How to Troubleshoot a Pool Gas Heater—Fast

You have pool heater because you like to swim in warm, relaxing waters—without worrying about your hair standing on end or your teeth chattering. But if you’re here, it means two things: First, that you use a gas heater to heat your pool water. And second, that it’s not doing too well right now. My only hope is that you realized it wasn’t working before you cannonballed right into your pool!

While a broken gas heater can be a nuisance, it’s also a fairly easy device to repair. I’ll explain how a gas heater works, where to look for the most common problems, and how to fix them.

And if you don’t want to do the repair, or if it’s looking like your gas heater is kaput? Here’s a silver lining: there’s a better way to heat your pool.

First, Know What You’re Up Against

Hate it break it to you, but although gas heaters are typically considered the most standard heater for pools, they’re also the most outdated. These are common heater types because they’ve been around the longest, and to be honest—they work in a way that is easy for us with stoves and radiators to understand.

Because of the, ah, technology of gas heaters, there are benefits and drawbacks to troubleshooting them. First of all, because they’ve been around for so long, it’s likely that you’ll have an older model in your backyard, which is more likely to break. The benefit is that because these are pretty simply made, your chances of fixing yours on your own is higher. That is, unless the wear is so bad that it’s beyond repair.

But the biggest con of gas heaters goes beyond breaking and fixing. The truth of the matter is that they’re the most expensive of any pool heater type. And I’m not talking price tag. While gas heaters aren’t cheap to buy, they’re even more costly to operate. They guzzle up energy because, unlike other pool heater types, they make their heat from scratch. So before moving on, think back to your last energy bill. Did it make your teeth chatter? Maybe it’s time to rethink your heater. My recommendation is the energy-efficient, powerful, and convenient pool heat pump.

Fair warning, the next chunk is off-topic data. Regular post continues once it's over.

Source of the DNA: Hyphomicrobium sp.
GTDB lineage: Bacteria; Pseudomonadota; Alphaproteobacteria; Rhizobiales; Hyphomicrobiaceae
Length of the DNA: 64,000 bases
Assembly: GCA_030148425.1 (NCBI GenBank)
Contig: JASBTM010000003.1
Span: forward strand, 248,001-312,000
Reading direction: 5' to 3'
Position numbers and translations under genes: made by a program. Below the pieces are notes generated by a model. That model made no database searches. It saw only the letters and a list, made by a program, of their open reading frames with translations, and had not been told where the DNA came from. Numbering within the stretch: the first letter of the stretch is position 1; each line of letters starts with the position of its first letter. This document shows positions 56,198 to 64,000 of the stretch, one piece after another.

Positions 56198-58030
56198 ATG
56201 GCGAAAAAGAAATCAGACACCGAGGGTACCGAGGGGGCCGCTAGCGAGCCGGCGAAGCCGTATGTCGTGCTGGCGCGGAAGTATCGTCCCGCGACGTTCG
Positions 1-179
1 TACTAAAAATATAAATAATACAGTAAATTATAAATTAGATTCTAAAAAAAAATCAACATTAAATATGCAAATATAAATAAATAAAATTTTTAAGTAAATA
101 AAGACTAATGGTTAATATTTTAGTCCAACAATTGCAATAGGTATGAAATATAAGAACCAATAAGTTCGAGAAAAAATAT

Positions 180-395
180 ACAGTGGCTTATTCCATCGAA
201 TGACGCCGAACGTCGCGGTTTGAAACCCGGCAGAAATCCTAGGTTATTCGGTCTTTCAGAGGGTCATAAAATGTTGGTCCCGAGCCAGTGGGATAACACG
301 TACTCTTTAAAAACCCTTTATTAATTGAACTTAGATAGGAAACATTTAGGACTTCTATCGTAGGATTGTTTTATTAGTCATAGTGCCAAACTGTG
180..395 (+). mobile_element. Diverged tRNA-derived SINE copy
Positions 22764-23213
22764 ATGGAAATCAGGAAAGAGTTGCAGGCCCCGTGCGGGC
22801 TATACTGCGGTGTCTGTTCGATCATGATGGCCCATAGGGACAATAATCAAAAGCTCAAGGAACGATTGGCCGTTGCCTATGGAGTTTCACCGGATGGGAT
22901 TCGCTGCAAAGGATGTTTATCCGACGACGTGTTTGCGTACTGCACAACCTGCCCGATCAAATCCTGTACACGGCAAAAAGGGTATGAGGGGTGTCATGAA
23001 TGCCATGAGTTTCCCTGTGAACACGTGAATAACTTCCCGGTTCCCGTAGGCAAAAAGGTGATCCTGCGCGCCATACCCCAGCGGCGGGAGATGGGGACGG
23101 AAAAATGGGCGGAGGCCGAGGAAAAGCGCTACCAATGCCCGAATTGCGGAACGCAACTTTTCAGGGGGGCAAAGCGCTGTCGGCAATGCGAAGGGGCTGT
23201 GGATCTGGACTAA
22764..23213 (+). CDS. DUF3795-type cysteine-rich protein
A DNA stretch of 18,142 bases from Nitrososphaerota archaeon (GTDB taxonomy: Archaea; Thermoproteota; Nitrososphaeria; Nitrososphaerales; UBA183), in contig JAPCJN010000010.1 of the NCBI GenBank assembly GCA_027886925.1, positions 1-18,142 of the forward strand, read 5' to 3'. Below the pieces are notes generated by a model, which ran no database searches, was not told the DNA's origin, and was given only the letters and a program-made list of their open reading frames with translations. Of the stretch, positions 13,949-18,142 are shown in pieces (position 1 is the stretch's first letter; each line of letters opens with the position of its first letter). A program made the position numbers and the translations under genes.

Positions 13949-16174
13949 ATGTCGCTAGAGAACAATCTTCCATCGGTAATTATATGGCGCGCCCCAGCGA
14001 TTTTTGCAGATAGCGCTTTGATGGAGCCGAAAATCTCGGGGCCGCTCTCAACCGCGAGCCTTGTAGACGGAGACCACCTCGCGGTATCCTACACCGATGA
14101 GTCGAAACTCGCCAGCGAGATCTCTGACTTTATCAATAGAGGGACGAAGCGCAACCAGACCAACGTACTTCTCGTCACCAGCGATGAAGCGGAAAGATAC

Here’s How a Gas Heater Works

Since we’re about to troubleshoot its individual parts, let’s first debrief how a gas heater works. Basically, a gas heater burns either natural gas or propane inside a combustion chamber. As the pump circulates your pool’s water, the water drawn in travels through a filter through copper coils, which run through the combustion chamber. Then, the warmed water is returned to the pool. Exhaust that the burning gas emits leaves the chamber through a flue, sort of like a chimney.

Pretty simple, right? Now let’s troubleshoot that gas heater for you.

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How to Troubleshoot a Pool Gas Heater—in Seven Methods

To troubleshoot your pool gas heater, it’s best to start with the problem you’re currently facing and go from there. Again, these are fairly straightforward devices, so no need to inspect individual parts one by one.

The Pilot Won’t Ignite

This one’s pretty basic, but also one of the most common. If your heater isn’t igniting, and the pilot light isn’t turning on, there’s a few things that might be going wrong. The gas pressure could be low, the air supply could be poor, and the heater might not be venting properly.

First, check all the air vents to make sure they’re not blocked. Then, adjust the gas pressure if necessary.

These next tips are common sense, but I’m going to say them anyway just in case: make sure the gas heater is on, the gas supply valve is in the on position, and the thermostat is set to a temperature higher than the water itself.

The Heater Leaks

If your heater is leaking when the burner is lit, the leak is likely condenscendion that forms when heating up very cold water. That’s the easy answer, and not a problem you need to solve. But it can also be a result of excessive water flow or a damaged internal bypass. Installing an external bypass can reduce water flow into the heater.